Therefore, in 2011 real income of the US population decreased for about 1% due to high inflation, while the income of the Americans without the State subsidies follows a stagnation dynamics. The real consumption growth in 2011 was caused by the decrease in savings as well as credit growth. These factors are not fundamental for long-term consumption growth in the current economic situation. I would say that the US economy is in a difficult but stable condition. As a result, we still favor international companies operating not only on the territory of the USA and Europe, but actively developing their business in Asia and Latin America.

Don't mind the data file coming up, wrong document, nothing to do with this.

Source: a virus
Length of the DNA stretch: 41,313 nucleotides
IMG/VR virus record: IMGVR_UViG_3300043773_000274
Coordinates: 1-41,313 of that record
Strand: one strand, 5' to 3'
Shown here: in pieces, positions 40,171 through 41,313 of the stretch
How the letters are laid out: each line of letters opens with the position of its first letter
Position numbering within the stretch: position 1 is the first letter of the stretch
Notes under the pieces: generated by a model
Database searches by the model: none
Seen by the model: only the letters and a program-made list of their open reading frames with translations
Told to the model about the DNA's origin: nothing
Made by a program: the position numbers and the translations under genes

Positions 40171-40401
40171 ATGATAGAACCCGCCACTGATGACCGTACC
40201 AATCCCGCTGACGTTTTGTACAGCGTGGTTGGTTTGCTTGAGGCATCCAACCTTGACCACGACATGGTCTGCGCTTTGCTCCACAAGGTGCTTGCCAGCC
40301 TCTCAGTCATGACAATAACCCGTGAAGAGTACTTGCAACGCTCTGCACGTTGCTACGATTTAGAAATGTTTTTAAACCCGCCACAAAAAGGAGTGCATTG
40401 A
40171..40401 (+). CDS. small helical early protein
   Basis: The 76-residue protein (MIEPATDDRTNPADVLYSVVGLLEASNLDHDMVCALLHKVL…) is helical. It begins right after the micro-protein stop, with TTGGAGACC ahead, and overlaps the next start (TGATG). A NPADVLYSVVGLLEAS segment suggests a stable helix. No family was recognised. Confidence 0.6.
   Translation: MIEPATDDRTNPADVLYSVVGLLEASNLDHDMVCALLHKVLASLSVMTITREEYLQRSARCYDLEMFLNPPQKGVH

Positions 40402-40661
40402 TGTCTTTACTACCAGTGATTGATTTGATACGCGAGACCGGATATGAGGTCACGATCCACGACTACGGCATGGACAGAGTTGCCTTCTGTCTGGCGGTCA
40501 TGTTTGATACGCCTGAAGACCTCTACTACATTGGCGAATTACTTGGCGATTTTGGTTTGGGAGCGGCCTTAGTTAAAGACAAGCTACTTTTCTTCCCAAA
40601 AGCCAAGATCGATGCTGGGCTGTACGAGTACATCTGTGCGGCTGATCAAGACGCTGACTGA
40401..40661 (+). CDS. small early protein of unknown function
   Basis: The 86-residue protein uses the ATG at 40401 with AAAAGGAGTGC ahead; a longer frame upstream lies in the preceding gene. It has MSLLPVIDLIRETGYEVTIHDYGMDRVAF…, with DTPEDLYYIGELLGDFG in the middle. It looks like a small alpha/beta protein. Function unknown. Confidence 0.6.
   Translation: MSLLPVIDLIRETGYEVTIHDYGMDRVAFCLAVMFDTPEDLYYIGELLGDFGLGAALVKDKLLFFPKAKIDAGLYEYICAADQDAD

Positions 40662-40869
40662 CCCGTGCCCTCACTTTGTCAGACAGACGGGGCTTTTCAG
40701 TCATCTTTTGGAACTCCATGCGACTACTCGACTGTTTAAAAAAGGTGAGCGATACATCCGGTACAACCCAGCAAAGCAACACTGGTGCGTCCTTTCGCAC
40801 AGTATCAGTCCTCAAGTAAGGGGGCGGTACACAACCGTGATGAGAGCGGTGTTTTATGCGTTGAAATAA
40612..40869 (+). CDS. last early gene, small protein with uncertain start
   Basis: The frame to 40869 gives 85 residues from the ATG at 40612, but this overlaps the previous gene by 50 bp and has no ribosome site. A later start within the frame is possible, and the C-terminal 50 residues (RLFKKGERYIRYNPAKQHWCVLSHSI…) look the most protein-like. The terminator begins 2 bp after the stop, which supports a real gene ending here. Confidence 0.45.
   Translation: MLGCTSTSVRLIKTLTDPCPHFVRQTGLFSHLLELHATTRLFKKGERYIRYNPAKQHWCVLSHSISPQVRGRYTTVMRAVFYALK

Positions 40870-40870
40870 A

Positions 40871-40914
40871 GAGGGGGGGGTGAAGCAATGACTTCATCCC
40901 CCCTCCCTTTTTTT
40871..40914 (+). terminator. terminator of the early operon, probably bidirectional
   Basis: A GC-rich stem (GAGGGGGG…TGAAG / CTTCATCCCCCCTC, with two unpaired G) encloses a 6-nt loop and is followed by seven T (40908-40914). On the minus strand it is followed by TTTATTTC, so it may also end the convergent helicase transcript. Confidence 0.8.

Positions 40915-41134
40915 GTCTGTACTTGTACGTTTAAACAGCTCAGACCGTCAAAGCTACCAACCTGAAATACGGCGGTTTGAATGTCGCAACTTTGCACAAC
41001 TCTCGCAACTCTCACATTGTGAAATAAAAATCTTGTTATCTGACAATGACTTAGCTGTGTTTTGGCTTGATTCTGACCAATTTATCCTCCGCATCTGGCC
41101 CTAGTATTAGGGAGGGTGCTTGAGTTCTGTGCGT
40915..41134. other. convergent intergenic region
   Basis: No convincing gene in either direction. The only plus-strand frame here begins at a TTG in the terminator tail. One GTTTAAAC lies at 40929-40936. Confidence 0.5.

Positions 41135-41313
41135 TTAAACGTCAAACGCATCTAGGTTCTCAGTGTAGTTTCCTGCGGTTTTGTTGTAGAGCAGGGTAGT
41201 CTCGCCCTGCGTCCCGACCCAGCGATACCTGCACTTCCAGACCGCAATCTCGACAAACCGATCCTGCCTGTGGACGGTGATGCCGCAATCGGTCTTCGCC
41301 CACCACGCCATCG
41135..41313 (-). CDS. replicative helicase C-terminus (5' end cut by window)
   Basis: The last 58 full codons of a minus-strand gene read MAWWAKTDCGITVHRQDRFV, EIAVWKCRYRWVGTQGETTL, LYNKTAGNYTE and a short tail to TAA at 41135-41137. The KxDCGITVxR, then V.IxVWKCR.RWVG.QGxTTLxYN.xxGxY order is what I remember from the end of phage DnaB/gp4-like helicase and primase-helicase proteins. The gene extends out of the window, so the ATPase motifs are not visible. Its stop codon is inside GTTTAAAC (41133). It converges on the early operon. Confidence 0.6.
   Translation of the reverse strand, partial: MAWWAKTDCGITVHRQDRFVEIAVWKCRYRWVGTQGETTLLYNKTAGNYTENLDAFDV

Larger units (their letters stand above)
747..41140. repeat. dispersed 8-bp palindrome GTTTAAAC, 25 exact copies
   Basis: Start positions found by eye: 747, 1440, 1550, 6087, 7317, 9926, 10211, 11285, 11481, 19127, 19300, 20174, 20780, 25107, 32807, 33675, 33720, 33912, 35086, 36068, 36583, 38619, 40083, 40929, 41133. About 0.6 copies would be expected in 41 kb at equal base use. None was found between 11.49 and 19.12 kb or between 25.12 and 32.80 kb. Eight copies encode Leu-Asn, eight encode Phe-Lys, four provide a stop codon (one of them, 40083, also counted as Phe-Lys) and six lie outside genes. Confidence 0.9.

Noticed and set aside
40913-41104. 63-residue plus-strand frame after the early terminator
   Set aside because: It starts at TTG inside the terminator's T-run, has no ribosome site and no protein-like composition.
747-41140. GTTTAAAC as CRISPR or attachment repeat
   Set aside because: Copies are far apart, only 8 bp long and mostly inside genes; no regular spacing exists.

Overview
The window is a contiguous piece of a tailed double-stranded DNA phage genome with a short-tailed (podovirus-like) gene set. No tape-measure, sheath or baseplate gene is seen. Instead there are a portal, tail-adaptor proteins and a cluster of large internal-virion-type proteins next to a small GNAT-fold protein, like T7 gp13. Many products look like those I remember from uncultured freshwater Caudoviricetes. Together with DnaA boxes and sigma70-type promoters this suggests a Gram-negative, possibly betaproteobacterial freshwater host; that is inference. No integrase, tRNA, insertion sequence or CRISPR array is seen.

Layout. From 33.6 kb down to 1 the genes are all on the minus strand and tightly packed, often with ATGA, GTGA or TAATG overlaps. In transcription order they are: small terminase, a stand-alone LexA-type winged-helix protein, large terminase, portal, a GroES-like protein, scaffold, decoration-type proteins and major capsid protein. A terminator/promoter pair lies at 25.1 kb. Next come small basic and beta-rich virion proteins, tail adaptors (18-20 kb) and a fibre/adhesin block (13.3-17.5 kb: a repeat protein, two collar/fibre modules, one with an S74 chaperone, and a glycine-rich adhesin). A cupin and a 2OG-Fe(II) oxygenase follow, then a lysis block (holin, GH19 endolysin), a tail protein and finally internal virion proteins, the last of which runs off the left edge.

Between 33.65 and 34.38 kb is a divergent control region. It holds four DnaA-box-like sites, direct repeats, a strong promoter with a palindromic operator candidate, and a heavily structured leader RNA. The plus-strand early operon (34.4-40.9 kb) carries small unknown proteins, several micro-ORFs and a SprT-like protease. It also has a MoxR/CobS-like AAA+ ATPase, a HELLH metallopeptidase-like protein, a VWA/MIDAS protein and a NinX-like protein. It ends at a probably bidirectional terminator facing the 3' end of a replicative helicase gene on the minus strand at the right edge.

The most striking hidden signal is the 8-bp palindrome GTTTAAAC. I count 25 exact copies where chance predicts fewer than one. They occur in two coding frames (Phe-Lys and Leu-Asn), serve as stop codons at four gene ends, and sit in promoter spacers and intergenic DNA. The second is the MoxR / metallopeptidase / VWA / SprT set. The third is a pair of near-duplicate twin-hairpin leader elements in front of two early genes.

This article contains the opinions of the author which is subject to change without notice. All materials presented are compiled from sources believed to be reliable and current, but accuracy cannot be guaranteed. This article is distributed for educational purposes, and it is not to be construed as an offer, solicitation, recommendation, or endorsement of any particular security, product, or service.

Performance data shown represents past performance. Past performance is no guarantee of future results and current performance may be higher or lower than the performance shown.